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Nigel Philip Davies, Antony Bryan Morland; Color Matching in Diabetes: Optical Density of the Crystalline Lens and Macular Pigments. Invest. Ophthalmol. Vis. Sci. 2002;43(1):281-289.
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purpose. To measure the optical density of the crystalline lens and macular
pigments in a group of patients with diabetes mellitus and compare the
results with those in a group of control subjects.
methods. Color matches were performed using a Wright tristimulus
colorimeter. The reference wavelength used was 490 nm, desaturated with
650 nm. Lens optical density was measured by mixing spectral primaries
of wavelengths 420, 515, and 650 nm to match the reference. Wavelengths
420 and 515 nm were chosen, because they are absorbed equally by the
macular pigment. To measure macular pigment density, two color matches
were performed, one foveal and one 5° extrafoveal. The reference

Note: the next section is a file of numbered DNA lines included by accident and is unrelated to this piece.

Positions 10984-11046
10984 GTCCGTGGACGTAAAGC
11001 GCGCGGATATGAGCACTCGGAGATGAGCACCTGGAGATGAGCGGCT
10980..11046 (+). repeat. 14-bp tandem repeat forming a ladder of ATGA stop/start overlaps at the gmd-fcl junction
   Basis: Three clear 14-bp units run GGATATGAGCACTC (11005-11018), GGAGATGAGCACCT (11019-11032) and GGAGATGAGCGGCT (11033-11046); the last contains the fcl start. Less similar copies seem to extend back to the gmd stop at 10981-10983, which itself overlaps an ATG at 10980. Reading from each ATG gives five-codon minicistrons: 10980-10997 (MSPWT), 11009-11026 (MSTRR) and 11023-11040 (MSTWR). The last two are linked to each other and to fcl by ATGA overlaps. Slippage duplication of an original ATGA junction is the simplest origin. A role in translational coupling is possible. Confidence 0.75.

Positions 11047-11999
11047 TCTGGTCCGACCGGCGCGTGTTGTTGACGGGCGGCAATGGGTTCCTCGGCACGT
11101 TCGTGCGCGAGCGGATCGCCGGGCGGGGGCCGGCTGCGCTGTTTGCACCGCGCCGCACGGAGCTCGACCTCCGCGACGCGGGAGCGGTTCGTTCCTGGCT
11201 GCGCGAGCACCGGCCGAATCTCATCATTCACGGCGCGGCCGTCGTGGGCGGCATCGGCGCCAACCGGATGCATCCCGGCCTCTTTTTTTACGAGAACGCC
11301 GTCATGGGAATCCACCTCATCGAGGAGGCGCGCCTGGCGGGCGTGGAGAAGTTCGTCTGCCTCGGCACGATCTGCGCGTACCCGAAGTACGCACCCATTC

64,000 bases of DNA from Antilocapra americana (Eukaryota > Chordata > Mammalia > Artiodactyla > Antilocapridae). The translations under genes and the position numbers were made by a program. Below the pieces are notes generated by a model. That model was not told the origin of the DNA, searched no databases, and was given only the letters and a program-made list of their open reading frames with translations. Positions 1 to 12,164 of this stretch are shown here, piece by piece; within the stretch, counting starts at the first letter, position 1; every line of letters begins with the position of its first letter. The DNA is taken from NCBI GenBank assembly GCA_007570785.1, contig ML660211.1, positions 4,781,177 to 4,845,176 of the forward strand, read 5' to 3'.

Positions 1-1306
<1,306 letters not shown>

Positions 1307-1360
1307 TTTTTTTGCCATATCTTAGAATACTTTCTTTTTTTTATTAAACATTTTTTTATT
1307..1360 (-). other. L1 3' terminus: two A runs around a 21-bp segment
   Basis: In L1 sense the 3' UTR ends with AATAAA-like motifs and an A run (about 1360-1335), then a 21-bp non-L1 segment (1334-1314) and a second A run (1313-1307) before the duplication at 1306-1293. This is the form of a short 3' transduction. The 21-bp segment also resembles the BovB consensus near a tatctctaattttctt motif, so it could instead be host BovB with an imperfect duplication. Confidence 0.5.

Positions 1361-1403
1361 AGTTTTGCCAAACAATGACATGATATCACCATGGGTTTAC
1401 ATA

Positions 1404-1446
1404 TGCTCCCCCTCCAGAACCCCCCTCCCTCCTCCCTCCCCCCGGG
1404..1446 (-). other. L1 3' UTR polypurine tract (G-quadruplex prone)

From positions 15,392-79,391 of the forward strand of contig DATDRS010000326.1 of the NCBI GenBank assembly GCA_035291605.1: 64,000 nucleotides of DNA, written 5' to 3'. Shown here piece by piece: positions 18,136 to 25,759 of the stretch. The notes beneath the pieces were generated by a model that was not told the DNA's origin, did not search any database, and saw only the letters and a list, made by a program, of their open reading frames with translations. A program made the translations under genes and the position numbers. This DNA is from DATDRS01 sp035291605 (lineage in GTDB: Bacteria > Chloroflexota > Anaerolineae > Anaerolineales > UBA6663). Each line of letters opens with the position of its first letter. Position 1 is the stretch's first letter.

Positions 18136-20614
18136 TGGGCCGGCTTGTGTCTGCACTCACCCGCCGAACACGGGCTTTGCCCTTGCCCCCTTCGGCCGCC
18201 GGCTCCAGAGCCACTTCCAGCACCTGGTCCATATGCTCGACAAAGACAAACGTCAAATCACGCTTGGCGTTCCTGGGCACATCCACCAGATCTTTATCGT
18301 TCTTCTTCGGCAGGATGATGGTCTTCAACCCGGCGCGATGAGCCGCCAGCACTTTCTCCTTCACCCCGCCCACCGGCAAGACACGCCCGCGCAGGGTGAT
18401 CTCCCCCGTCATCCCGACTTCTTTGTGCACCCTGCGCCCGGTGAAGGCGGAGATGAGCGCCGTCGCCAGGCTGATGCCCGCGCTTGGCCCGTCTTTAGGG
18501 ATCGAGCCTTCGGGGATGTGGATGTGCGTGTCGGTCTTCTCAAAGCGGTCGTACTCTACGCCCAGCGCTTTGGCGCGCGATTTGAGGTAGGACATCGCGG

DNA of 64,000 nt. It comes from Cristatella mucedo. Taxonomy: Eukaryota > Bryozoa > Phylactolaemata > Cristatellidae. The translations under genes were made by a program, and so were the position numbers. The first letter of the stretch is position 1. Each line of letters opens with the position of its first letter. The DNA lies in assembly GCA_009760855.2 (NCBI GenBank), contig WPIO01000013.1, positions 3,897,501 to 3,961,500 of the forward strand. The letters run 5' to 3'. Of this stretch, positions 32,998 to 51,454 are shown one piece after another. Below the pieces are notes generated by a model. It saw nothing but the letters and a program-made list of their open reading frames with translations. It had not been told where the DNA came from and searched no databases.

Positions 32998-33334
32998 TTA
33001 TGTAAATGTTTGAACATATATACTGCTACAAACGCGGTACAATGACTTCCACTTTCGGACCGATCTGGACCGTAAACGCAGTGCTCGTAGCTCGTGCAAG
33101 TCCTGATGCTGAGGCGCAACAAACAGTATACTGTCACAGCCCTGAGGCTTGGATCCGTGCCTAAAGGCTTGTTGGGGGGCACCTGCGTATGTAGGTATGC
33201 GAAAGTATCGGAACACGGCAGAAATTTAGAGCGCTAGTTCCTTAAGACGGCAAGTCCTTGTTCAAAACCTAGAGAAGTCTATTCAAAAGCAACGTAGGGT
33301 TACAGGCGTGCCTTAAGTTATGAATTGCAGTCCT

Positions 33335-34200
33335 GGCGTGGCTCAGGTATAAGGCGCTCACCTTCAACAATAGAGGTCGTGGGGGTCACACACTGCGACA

stimulus was matched by mixing spectral primaries of 460, 530, and 650
nm. The ratio of the foveal to extrafoveal color match gives the
optical density of the macular pigment. Thirty-four diabetic patients
and 34 control subjects performed the lens density color match, and of
these, 26 diabetic patients and 30 control subjects performed the
macular pigment density color matches.
results. There is a significant increase in the optical density of the lens in
diabetes with age in comparison to the control subjects
(P < 0.001), with a duration dependence of 0.02
log units/year. The mean macular pigment density in the diabetic
patients was 0.13 ± 0.20 log units and in the control subjects
0.32 ± 0.24 log units (P = 0.0015). Patients
with grade 2 maculopathy had significantly lower pigment density than
those with no maculopathy (P = 0.016).
conclusions. The ocular media of diabetic persons are abnormal, with increased lens
and reduced macular pigment optical density. The relationship between
reduced macular pigment levels with increasing severity of maculopathy
may implicate oxidative stress as a causative
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